Now we are onto what gear to bring. This can vary from person to person, but I will list off some of the items I like to bring besides the normal kayaking equipment:

 

      –    Tent – I bring a ultralight 3 person tent that I can use if it gets cold or rains 

  • Hammock – a hammock is a must on the river. It is quick, easy and keeps you off the ground. Also being small, it can easily be stuffed into any dry bag. Along with the hammock, I will bring some hammock straps, a mosquito net and rain fly. 
  • Sleeping bag, camping pillow, inflatable bed roll (in case I need to use the tent)
  • Water pump for filtering river water – Bring a water additive like Mio to help replace lost electrolytes and give you a little better taste to the river water. 
  • Jet Boil burner stove for heating up MRE’s, coffee, chilli…
  • Cooler for food and drinks – Use frozen water bottles to keep food/drink cold and dry. You can also drink the water once it melts and are not carrying water + ice = weight.
  • Small pelican case for phone, keys, etc.
  • Strap on the front of the kayak for portages
  • Cooking equipment – grill grate, cast iron skillet, tongs, plate, utensils, seasonings
  • HEADLAMP – a headlamp is essential when out camping. A lot of times you will need both hands when working in the dark and a headlamp will make that much easier. 
  • Lantern – for moving around camp at night
  • Battery Bank – for charging cell phones, lights, etc.
  • Goggles – These will come in handy if you flip and need to retrieve items off the bottom
  • Sunglass and Croakies to keep them on your head
  • Hat – Baseball cap or large brimmed hat to keep you out of the sun. 
  • Rain jacket or poncho
  • Waterproof speaker for the tunes
  • Lighter + Fire Starter – Bringing something to quickly and easily start a fire makes for a happy camper
  • Small Camp chair or kayak seat if available – having a place to kick back when off the water will help you rest and recover for the next day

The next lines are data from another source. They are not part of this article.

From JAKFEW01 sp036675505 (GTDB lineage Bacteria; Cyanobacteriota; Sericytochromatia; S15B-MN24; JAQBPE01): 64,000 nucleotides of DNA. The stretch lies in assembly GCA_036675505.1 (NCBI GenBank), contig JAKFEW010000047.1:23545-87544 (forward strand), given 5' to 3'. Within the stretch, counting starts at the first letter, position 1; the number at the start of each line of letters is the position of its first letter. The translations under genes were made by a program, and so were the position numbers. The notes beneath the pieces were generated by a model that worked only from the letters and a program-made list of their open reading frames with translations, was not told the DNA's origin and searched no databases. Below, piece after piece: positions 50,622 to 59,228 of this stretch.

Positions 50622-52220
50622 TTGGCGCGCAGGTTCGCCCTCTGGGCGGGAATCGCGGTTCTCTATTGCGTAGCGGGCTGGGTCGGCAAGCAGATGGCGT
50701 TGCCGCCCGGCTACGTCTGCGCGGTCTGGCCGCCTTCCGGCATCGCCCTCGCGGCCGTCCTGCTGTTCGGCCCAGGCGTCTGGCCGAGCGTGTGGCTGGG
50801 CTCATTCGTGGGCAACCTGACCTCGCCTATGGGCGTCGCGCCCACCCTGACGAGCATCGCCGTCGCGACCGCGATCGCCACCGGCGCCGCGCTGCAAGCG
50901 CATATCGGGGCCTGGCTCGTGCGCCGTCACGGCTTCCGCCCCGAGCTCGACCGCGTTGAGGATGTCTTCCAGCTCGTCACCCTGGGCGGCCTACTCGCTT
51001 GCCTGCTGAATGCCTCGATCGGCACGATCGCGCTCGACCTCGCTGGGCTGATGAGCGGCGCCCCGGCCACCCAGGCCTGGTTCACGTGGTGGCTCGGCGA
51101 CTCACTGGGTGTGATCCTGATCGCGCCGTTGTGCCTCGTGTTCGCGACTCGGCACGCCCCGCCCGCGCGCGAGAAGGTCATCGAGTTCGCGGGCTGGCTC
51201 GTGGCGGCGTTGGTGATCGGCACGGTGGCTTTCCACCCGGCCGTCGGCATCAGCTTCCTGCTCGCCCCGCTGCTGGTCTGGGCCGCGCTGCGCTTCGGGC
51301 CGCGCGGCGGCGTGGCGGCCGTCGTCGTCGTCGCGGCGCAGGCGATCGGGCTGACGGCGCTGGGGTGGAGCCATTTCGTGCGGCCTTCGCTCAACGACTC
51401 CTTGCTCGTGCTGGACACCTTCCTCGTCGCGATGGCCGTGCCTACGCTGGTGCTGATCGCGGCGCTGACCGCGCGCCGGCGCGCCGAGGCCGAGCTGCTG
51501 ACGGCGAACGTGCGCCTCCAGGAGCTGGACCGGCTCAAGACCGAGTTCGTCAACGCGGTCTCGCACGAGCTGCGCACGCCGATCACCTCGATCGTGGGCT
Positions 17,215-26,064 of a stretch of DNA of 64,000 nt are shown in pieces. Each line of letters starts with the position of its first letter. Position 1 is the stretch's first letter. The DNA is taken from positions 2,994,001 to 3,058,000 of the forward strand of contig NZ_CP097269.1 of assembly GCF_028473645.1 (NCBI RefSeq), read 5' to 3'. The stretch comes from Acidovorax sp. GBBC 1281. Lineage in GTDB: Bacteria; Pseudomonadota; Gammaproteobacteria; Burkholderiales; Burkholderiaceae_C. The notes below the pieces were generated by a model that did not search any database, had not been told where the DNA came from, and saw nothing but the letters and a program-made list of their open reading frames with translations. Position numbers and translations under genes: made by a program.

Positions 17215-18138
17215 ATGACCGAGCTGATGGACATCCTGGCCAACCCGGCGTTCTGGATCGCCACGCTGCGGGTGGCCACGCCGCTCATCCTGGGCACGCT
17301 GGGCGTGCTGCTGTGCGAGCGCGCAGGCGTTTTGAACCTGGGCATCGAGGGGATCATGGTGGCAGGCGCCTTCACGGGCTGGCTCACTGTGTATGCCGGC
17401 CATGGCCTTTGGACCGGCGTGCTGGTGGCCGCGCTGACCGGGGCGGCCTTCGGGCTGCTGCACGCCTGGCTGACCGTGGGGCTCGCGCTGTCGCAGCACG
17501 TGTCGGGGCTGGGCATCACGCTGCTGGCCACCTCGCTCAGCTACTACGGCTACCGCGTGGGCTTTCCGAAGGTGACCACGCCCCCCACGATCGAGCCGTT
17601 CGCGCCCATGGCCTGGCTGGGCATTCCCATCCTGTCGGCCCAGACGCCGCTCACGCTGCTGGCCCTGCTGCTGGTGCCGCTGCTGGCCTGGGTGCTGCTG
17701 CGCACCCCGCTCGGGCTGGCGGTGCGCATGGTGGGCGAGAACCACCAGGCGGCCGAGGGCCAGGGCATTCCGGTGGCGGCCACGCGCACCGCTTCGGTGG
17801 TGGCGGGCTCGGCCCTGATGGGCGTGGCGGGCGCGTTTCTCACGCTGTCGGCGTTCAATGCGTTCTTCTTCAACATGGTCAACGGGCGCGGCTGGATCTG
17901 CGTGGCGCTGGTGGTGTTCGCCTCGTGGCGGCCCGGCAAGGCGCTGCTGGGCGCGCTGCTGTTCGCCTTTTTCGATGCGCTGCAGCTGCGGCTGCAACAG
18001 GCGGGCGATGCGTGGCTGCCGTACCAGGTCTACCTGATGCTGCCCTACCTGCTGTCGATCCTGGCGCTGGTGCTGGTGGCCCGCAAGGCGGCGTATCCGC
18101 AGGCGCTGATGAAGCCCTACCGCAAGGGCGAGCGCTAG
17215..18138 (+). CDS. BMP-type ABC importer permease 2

• Hatchet – always good if one person can carry a hatchet to help break up sticks for campfires. 
  • Baby wipes – For …… 
  • Trash bags – Ziplocs are good for things that may be messy (food wrappers, wipes) while a mesh potato sack is good for cans and larger trash that may be wet. 
  • Bungee cords/Straps – tying down gear
  • Gator Patch – in case of a crack or hole. Duct tape and JB weld can work in a pinch
  • Sponge – bailing the hull of the kayak
  • Towel – for drying off at the end of the day before putting on dry clothes. 
  • Food – MRE’s, Canned food, snacks. If you are bringing meat to cook, freeze it solid beforehand to make sure it stays good in the cooler until you are ready to eat it. 


Some of the items listed are essential and some of them are not, but may help you have a more comfortable experience while out camping on the river. If you have a group of guys you regularly go with, plan out who will get what so you can share the load. River camping can be a lot of fun, but is not for everyone. There will be struggles and tough trips if you do it enough, but I have always found that the most memorable trips are the ones that made you work for it. It can be a fun challenge and leave you feeling accomplished. Everyone needs a little adventure in their life and this is how you can find it.